Amyotrophic lateral sclerosis (ALS) is a neurological disease that begins with muscle weakness and results in death. It is also called Lou Gehrig's disease after the famous baseball player who perished from it in 1941.
The first symptom of ALS usually manifests as a weakness in the feet or legs. People with ALS have footdrop, difficulty lifting up the front of the foot.
Other early symptoms include clumsiness, slurring of speech and muscle cramps in the arms and shoulders.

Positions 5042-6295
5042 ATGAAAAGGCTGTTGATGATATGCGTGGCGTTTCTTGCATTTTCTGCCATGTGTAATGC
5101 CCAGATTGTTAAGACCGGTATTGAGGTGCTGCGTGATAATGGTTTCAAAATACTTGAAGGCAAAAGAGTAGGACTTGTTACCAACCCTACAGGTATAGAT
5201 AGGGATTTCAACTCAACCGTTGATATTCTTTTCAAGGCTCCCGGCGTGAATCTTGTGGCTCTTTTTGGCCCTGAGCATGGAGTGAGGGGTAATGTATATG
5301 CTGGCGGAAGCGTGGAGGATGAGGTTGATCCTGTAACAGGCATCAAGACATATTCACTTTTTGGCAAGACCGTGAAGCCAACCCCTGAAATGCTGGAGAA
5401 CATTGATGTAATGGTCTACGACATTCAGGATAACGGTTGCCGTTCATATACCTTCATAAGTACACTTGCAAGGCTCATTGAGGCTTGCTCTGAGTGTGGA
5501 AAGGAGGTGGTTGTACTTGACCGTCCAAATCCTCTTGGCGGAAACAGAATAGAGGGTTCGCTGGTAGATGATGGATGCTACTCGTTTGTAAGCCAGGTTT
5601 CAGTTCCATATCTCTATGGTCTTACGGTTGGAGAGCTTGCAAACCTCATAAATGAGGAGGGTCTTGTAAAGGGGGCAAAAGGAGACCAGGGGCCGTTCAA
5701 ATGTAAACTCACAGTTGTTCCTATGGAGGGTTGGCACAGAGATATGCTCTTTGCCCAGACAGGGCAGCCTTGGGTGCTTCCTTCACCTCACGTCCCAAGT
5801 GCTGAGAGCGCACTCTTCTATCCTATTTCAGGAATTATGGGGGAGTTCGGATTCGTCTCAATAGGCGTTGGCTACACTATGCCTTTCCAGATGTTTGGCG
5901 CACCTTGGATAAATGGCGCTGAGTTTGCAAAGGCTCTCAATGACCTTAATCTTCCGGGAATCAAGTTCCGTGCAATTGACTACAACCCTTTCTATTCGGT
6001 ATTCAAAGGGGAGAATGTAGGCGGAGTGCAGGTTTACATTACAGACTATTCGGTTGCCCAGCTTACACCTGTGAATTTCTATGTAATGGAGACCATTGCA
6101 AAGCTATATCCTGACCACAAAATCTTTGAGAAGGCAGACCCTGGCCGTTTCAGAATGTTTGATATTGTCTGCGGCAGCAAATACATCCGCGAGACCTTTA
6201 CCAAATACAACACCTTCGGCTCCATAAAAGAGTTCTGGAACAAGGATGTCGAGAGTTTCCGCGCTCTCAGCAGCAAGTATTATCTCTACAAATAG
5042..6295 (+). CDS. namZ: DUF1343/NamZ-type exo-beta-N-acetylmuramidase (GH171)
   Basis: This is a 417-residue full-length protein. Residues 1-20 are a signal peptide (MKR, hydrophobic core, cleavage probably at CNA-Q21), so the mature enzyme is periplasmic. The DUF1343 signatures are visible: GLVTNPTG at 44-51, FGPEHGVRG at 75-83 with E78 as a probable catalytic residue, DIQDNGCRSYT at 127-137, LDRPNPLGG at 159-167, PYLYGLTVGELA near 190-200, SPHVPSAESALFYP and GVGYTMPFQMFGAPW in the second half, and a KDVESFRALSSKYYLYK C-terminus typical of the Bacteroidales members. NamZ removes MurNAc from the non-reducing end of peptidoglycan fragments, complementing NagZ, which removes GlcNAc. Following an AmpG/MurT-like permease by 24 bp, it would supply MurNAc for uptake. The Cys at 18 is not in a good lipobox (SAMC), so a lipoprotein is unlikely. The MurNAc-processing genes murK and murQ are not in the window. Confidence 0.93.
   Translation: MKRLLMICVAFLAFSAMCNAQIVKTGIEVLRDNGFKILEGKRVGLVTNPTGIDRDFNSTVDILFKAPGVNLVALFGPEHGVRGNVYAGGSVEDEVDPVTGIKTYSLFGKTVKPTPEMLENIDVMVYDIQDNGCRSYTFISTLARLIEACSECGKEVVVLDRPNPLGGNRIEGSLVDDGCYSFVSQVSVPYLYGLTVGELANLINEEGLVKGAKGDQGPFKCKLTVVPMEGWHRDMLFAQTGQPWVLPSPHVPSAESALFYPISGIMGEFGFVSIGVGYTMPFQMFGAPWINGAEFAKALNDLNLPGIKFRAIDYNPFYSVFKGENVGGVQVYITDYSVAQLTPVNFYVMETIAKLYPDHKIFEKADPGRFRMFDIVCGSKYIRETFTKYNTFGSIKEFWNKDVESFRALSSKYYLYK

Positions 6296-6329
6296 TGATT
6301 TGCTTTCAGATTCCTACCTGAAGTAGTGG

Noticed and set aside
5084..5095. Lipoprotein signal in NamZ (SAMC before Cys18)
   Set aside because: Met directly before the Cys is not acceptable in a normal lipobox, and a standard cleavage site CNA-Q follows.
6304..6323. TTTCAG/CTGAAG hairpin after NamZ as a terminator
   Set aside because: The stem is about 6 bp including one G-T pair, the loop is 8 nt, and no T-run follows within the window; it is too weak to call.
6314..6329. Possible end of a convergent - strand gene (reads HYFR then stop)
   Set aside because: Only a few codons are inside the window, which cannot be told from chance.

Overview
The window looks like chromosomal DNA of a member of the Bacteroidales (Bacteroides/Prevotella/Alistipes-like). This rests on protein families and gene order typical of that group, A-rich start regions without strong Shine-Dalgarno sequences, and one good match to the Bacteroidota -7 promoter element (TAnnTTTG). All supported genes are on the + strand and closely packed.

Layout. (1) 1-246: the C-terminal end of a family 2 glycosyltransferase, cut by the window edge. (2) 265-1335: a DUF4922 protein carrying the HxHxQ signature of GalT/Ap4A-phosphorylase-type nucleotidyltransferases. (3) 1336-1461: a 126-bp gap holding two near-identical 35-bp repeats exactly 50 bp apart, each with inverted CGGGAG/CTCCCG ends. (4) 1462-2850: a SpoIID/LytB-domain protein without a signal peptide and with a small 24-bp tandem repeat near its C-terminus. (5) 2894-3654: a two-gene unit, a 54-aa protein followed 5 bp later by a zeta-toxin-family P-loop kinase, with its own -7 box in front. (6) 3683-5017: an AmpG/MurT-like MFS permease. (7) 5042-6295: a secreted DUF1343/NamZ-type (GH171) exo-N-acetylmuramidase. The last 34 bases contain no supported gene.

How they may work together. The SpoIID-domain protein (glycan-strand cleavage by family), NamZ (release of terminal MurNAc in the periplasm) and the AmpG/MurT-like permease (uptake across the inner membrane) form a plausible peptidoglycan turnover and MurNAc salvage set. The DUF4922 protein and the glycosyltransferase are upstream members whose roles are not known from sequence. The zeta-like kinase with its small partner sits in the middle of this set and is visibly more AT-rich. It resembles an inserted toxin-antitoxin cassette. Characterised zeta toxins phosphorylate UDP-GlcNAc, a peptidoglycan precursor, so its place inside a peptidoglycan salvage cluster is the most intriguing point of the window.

Though the disease begins in either the hands or the feet, it will eventually spread to all other parts of the body.
In later stages of ALS, the muscles will become weaker until the person is eventually paralyzed.
In the final stage of ALS, people are unable to speak, chew or breathe on their own. They will also develop dementia. People most often die three to five years after diagnosis as a result of respiratory failure.